The U.S. has lost the oil wars and the only way investors can cash in on this historic turn of events is to invest in emerging markets.That’s the deeper message of a great New York Times article yesterday titled “As Oil Giants Lose Influence, Supply Drops.”
The writer’s take on the geopolitical implications of nationalized oil in emerging markets clearly gives the Petro-Fascists the upper hand in the scramble to find more oil.
And if you read between the lines, the alarm rings loud and clear that it’s time to sink your emerging-market allocation into energy companies.
The most visible of these state-controlled energy giants whose stock you can trade include Petrobras of Brazil (NYSE:PBR), CNOOC (NYSE:CEO) of China, China Petroleum & Chemical Corporation (NYSE: SNP) and Gazprom of Russia [RTS:GAZP] (OTCPK:OGZPY) among others.
Yes, these companies are inefficient; yes they are run like the Mafia; and yes they have big armies behind them when it comes to negotiating favorable terms.
But this isn’t really about maximum ROI or value. It’s about access to large reserves of oil and natural gas. As the New York Times clearly states, the major Western oil companies control diminishing reserves in areas such as the North Sea.
The New York Times piece maintains that the 10 largest holders of petroleum reserves are state-owned companies, like Russia’s Gazprom and Iran’s national oil company.
The most accessible reserves lie within the borders of countries run by anti-Western regimes. These tough guys are no longer rolling over for the likes of ExxonMobile (NYSE:XOM), BP (NYSE:BP) or Royal Dutch Shell (NYSE:RDS.A).
It’s certainly no coincidence that the rise of Petro-Fascism coincides with a rash of new wealth outside the U.S. Forbes wrote that the number of billionaires in emerging foreign markets has reached 37% of the total in 2008 compared with 32% who are American.
If you find this statistic alarming, then it’s time to seriously consider what’s going down.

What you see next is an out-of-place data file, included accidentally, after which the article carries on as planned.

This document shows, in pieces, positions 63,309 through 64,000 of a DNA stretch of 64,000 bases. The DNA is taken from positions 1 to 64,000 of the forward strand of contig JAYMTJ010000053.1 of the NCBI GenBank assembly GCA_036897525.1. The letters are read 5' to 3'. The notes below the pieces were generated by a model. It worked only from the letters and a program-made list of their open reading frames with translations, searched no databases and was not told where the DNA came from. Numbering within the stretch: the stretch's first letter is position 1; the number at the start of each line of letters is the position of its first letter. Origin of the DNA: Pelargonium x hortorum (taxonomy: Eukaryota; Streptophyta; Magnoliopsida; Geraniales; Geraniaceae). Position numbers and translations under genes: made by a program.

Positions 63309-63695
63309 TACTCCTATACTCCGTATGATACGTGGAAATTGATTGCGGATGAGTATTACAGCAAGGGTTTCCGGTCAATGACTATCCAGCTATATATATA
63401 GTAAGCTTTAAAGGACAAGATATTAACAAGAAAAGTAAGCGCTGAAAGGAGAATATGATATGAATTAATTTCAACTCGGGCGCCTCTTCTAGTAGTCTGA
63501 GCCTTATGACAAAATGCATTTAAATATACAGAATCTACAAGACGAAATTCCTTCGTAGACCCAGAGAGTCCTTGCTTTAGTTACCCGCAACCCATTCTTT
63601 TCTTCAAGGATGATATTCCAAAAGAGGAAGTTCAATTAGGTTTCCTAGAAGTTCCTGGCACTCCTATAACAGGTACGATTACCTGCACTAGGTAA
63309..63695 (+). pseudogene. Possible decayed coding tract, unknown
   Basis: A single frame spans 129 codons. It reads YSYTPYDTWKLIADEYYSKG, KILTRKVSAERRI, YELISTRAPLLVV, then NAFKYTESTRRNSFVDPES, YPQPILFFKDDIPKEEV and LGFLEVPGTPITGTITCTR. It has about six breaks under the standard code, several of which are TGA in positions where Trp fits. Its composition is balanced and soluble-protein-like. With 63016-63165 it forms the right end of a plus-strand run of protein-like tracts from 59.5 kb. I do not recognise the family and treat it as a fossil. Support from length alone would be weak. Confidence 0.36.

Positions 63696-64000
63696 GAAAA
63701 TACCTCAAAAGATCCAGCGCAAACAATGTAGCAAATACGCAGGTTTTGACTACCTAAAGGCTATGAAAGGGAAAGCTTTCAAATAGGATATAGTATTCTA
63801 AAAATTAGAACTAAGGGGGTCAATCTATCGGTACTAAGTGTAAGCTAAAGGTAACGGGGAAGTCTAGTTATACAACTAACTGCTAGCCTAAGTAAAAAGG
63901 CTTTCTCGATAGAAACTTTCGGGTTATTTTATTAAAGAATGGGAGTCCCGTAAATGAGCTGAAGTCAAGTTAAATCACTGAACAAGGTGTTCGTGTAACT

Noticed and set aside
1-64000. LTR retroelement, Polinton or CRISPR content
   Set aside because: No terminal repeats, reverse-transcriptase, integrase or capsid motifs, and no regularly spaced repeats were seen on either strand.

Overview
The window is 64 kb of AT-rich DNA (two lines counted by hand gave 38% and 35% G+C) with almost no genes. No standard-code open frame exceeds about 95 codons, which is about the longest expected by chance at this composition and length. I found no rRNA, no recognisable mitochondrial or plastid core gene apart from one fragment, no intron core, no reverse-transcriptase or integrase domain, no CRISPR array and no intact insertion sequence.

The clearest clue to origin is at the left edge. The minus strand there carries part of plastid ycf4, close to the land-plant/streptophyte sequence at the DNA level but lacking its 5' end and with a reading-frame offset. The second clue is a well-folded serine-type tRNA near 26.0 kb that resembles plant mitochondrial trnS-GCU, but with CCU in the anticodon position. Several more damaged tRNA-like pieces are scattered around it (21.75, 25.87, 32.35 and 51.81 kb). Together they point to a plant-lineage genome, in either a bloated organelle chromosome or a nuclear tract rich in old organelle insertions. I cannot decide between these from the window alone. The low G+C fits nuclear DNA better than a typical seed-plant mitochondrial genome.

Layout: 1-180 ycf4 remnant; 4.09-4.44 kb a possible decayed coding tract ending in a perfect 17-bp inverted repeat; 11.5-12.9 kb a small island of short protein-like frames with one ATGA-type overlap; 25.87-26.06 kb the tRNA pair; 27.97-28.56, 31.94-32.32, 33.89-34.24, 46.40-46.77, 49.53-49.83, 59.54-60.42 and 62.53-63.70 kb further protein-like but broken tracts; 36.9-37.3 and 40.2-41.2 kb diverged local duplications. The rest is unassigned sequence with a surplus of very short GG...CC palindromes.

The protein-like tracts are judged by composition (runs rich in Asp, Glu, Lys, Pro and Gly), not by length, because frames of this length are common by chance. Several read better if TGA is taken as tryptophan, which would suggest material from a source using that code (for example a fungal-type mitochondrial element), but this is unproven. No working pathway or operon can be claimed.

As the New York Times reports:
The scope of the supply problem became more clear in the latest quarter when the five biggest publicly traded oil companies, including Exxon Mobil, said their oil output had declined by a total of 614,000 barrels a day, even as they posted $44 billion in profits. It was the steepest of five consecutive quarters of declines.
The article quotes Amy Myers Jaffe, associate director of Rice University’s energy program in Houston, who observes
It’s a crisis of leadership, a crisis of strategy and a crisis of what the future looks like for the supermajors. They are like a deer caught in headlights. They know they have to move, but they can’t decide where to go.
The so-called supermajors have called the shots for so long that they truly have become fat, dumb and happy. They are stymied by Muslim insurgents, Nigerian rebels and Russian strongmen. Bribery pales in comparison to the big payoff of controlling the reserves.
The notion of Peak Oil then becomes one of politics instead of geology. Yes, there is a finite amount of oil if you consider from a Western perspective. Take the view of the emerging markets, however, and Peak Oil is somewhat of a canard.
For the foreseeable future, the national energy companies of emerging economies have the upper hand in the oil wars. The question remains: How can I make money from the situation?